Prince Harry and Meghan Markle are entering the world of finance with progressive ethics in tow.
The couple, who relocated to the US in early 2020 after a public split with the British royal family, have become “impact partners” at Ethic, a New York-based firm that makes asset-management technology for sustainable investments.
The five-year-old ESG (environment, social, and corporate governance) investment firm was founded in 2015 by former UK and Australian bankers Jay Lipman, Doug Scott, and Johny Mair. It invites investors to create portfolios that “align personal values with financial goals.”
The Duke and Duchess of Sussex “share a lot of values with us, and we suspect, with many of you as well,” the $1.3 billion fund said in an Oct. 12 statement. “They’re deeply committed to helping address the defining issues of our time—such as climate, gender equity, health, racial justice, human rights, and strengthening democracy—and understand that these issues are inherently interconnected.”
The Sussexes have struck big-ticket deals with tech giants Netflix, Spotify, and Apple over the last year. They were introduced to the Ethic founding team via friends, have investments managed by the company, and are investors in the firm itself.
“We believe it’s time for more people to have a seat at the table when decisions are made that impact everyone,” the couple said in a statement. “We want to rethink the nature of investing to help solve the global issues we all face.”
Building on the Meghan-Harry brand
Sustainable investing has skyrocketed in popularity in recent years, even as critics have questioned its effectiveness. It’s an area of finance that seems well-aligned for a couple that’s vocal about progressive issues, from mental health to representation.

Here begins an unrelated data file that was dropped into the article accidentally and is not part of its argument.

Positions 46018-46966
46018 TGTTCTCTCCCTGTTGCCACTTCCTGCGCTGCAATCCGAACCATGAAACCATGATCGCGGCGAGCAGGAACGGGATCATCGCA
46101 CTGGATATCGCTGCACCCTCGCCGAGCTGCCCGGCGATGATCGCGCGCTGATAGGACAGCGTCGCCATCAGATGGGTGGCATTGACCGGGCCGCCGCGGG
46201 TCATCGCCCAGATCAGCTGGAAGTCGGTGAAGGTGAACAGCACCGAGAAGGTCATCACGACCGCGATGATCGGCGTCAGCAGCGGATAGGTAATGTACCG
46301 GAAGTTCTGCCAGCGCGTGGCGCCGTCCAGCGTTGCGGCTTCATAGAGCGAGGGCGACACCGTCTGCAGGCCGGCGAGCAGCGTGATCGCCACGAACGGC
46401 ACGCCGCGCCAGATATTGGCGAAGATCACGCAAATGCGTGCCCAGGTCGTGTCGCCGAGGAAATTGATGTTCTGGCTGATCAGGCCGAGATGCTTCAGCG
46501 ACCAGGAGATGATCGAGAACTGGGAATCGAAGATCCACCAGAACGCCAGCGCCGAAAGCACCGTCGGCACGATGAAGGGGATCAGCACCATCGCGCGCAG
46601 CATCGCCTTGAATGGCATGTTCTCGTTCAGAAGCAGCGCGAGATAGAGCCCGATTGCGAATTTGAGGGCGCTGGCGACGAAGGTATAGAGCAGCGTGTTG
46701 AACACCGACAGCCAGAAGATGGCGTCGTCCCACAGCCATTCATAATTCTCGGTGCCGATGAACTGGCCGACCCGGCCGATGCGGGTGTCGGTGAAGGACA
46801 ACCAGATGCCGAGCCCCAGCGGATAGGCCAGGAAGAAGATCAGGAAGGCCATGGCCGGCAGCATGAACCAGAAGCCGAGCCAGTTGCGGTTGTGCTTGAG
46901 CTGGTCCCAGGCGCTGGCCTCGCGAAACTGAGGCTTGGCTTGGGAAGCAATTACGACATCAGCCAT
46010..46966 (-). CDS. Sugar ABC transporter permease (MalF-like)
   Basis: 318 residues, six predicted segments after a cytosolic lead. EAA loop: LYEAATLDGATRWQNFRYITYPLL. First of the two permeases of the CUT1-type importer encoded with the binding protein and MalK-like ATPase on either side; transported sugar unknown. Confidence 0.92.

Yet the public nature of the Sussexes’ positions has invited skepticism, and their interest in sustainable investing is no exception. After all the famous couple live in a massive mansion in California and travel often by private jet.
A host of celebrities have been dabbling in impact investing. Climate change champion Leonardo DiCaprio is restoring Belize’s natural resources, Matt Damon has started an NGO to raise awareness about clean water initiatives in Africa, and actress Jessica Alba runs a $11 billion ethical beauty brand Honest.
In an exclusive interview with the New York Times, Markle said that while growing up, investing was not dinner table conversation. The couple say they hope being in the public eye will help them make ESG investing more accessible for the younger generation.
The ESG opportunity
The market for ESG topped $35 trillion last year, representing nearly 36% of all professionally managed assets globally.
ESG funds significantly outperformed the broader market during the first year of Covid-19. After all, it was a year of rapid green change given that car usage dipped, long-haul holidays went out the window, and deliveries were being made in bulk to people holed up at home.
However, experts have warned the bull run may not last. There’s the danger of “greenwashing“—when a company projects that it is more environmentally sound than it is—to get funding. And the rules and regulations for the sector are not standardized, data on returns are inconsistent, and multiple ratings offer conflicting scores, making it hard to truly assess if businesses are delivering on their goals.
That led BlackRock’s former chief investment officer for sustainable investing, Tariq Fancy, to refer to ESG in a viral post as a “dangerous placebo.”
Either way, it’s just the prescription the celebrity royals ordered.